John Swinney’s education reforms could expose schools to financial risk, says report

Education Secretary John Swinney

Education Secretary John Swinney

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John Swinney’s education reforms could expose schools to “significant” financial risk and leave them without direction, support and skills, the professional body for people in public finance has warned.

The Education Secretary’s plans to bypass local authorities and give more power to headteachers have led to the warning from the Chartered Institute of Public Finance and Accountancy (CIPFA).

Schools and headteachers are to be given as much power as possible under Mr Swinney’s plans to turn around the education system.

Regional education boards will also be established to encourage co-operation across council areas.

The reforms are being introduced in an attempt to close the attainment gap between rich an poor – an aspiration that Nicola Sturgeon has staked her reputation on.

But a submission to the Government from CIPFA has said taking Scotland’s 2,500 schools out of council control could see their ability to deliver excellence undermined by a lack of direction, support and skills.

CIPFA warns headteachers will have to become more commercially minded if they are to manage school finances. The submission also questions how schools will access local authority reserves and raises questions about future capital investment in schools, considering the limited borrowing powers in the public sector.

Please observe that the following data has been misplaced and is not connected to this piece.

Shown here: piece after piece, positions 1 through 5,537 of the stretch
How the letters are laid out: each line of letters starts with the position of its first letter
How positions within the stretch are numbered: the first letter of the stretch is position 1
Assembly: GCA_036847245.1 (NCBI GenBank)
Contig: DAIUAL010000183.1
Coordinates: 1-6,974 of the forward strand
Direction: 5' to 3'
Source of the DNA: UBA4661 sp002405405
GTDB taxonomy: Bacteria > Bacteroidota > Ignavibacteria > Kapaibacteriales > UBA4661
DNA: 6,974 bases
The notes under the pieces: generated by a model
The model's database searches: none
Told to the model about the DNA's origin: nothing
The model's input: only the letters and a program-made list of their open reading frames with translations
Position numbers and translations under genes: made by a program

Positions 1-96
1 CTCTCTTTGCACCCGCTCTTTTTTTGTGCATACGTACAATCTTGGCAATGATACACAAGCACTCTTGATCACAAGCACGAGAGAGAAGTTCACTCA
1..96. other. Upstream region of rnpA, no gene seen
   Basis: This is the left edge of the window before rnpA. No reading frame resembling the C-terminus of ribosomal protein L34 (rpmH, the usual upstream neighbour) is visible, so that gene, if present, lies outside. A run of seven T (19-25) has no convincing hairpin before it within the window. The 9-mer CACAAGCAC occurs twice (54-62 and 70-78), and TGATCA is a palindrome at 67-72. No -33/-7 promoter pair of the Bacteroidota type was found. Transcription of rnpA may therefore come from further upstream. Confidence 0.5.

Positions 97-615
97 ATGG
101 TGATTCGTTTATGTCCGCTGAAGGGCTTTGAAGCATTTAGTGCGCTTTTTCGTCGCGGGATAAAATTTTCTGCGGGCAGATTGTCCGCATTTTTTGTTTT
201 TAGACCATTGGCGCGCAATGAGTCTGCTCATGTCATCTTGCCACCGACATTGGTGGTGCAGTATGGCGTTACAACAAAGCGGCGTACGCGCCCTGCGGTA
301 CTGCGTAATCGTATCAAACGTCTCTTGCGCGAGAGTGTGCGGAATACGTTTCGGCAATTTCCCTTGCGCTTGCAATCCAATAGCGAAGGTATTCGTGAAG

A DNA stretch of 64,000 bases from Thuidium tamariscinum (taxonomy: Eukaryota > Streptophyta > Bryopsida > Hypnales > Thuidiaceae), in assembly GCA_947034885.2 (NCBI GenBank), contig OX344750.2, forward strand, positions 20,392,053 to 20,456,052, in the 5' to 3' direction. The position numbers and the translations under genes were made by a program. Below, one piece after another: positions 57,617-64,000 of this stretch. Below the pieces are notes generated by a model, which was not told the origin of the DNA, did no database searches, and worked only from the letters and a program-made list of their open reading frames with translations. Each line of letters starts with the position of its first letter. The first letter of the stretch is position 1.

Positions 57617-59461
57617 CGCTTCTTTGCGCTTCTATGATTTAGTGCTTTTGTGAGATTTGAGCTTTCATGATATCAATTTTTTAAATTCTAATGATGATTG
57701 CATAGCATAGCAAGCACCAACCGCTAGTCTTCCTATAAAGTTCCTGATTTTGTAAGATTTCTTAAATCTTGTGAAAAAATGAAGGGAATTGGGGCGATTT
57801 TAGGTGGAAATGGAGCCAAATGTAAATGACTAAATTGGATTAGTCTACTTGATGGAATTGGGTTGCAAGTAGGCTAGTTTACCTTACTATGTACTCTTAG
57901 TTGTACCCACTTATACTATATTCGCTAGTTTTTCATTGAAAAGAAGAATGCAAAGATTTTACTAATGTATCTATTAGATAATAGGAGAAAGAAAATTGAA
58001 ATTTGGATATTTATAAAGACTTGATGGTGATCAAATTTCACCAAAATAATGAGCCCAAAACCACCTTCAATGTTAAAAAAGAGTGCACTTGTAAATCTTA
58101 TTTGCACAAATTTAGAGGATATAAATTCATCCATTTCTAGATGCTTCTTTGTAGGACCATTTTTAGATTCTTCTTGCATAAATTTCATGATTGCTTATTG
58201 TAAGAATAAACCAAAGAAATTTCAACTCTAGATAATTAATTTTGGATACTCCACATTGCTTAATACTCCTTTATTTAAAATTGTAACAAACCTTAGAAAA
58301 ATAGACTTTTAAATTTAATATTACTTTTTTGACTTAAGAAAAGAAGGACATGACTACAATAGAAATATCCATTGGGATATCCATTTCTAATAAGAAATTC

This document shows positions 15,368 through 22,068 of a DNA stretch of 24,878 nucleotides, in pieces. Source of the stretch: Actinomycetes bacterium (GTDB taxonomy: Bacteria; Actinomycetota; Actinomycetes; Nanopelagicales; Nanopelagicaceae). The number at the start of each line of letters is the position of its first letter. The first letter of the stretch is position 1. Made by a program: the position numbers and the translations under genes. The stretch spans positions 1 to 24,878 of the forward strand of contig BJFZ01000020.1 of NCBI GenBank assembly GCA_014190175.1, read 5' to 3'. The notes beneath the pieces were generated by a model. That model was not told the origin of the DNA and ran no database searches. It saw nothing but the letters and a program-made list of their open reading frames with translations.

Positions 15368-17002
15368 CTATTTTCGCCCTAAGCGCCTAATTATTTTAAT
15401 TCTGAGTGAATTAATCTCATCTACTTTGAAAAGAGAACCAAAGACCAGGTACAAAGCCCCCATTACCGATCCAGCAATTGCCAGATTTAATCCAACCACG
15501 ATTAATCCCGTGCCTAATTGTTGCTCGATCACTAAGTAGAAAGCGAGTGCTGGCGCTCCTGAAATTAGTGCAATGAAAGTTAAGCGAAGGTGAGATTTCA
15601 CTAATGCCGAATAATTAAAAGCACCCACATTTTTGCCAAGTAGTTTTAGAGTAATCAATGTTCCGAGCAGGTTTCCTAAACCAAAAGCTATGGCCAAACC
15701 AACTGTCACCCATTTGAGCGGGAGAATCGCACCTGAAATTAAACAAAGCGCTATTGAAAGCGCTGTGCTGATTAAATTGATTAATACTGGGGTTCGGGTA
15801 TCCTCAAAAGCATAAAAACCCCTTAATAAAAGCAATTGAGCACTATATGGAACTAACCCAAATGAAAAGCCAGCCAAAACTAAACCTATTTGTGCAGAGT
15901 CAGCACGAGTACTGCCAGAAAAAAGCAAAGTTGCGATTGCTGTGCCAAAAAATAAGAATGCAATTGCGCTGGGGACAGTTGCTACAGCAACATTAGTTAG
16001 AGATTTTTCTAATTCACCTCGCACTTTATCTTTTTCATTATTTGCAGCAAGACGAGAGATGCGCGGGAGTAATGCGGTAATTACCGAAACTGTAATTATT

Head of CIPFA Scotland, Don Peebles said:“Without detailed plans to replace the financial management role of local authorities, schools could be left rudderless which would expose them to great financial risk.

“The proposals also raise significant question marks over whether schools have the relevant skills and expertise to manage their own finances.

“We hope the reform will bring about the desired change but CIPFA believes that structural changes alone with not deliver improvements to educational outcomes. We need only look to England to see how academisation has delivered a raft of failures in school governance and financial management, and has not succeeded in delivering any significant improvement in educational attainment.”

A Scottish Government spokeswoman said: “This government has an unwavering focus on improving Scotland’s education system to make it world-class. Our comprehensive programme of reform is based firmly on the independent findings of the 2015 OECD review of Scottish education which recommended, among other things, putting schools and communities at the heart of the education system. That is why we are reviewing school governance, and we will carefully consider all submissions to our consultation.”

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